Band Auditions: Rarely Done Right, Usually Hilarious

I once auditioned a singer, and it didn’t go well at all. He needed to be picked up from a bus stop, which is fine but I don’t live near a bus stop. That should’ve been a sign1 that holding regular practices would be rough, especially since the busses don’t run late by us.

We sat around to chat for a bit, I offered a beer.  He declined because he had to overcome alcoholism.  No worries, just not what you expect from a 21 year old.  Unfortunately, that didn’t preclude him from getting really, really high.

For maybe the first 20 minutes of us hanging out, he was fine.  But you could definitely see things going south fast.  We didn’t really plan anything out, so I tried to do an impromptu song with him.  He had some notes scribbled down on crumpled paper, and he kind of mumbled them while I played.  That wasn’t going to work.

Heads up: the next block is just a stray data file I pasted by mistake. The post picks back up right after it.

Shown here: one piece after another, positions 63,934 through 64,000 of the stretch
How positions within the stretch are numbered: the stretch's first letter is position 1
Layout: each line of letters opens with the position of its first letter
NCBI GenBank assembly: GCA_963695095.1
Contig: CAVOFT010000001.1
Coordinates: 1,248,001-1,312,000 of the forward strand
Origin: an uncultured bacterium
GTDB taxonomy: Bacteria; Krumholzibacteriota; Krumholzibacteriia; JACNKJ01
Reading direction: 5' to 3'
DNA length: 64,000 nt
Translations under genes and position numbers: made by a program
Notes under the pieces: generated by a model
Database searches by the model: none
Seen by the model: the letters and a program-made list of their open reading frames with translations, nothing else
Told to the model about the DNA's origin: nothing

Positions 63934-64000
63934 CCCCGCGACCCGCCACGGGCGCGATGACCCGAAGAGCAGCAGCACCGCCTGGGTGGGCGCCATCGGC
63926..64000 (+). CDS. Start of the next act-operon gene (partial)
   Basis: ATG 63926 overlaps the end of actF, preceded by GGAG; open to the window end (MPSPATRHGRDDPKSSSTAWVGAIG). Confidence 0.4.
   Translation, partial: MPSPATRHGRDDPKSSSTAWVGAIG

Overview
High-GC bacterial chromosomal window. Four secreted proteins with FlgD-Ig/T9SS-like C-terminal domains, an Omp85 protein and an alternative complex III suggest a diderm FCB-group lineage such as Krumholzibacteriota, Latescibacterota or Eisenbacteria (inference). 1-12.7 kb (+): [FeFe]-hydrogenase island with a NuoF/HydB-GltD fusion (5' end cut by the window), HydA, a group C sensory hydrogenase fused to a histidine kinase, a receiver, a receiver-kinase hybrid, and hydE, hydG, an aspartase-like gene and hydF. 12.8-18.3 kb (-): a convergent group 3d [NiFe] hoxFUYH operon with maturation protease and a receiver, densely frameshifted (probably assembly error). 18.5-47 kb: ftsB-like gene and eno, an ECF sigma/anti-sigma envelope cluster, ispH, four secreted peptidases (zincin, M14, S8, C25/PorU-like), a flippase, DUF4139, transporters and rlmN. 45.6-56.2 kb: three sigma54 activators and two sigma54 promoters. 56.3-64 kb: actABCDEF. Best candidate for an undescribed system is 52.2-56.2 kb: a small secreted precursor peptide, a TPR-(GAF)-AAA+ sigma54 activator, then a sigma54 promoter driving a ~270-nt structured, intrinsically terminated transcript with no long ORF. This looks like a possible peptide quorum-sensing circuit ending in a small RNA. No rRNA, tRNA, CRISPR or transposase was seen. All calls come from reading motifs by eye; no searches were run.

Then he grabbed a guitar.  He started playing one note, I think it was a D on the G string.  I remember, because he played that one note over and over and over.  I think maybe for 10 minutes.  Maybe longer.  I left the room at one point, came back and he was still at it.  Completely zoned out as if he was using that one note to speak.

Thankfully, I got him to leave, with a little force…

These days, auditions are different.  If it’s someone I don’t know, I’ll meet them at a bar, coffee house, anywhere that’s not my house.  Asking people to learn a song or two before coming over is obvious, but overlooked in the majority of auditions I’ve gone to.  It’s not even about safety, but just about not wasting time.  I think too often we don’t take these things seriously, or have a plan at all.  And maybe we miss out on a good musical partner because things are disorganized and frustrating.

Which leads me to this…

  1. Another sign should’ve been the way he talked about his living situation.  He lived on, as he called it, his girlfriends father’s “compound”.  It was a large house, I gather, and he stayed in the guest house.  But he was so against this father and his compound, but not enough so that he’d move out…
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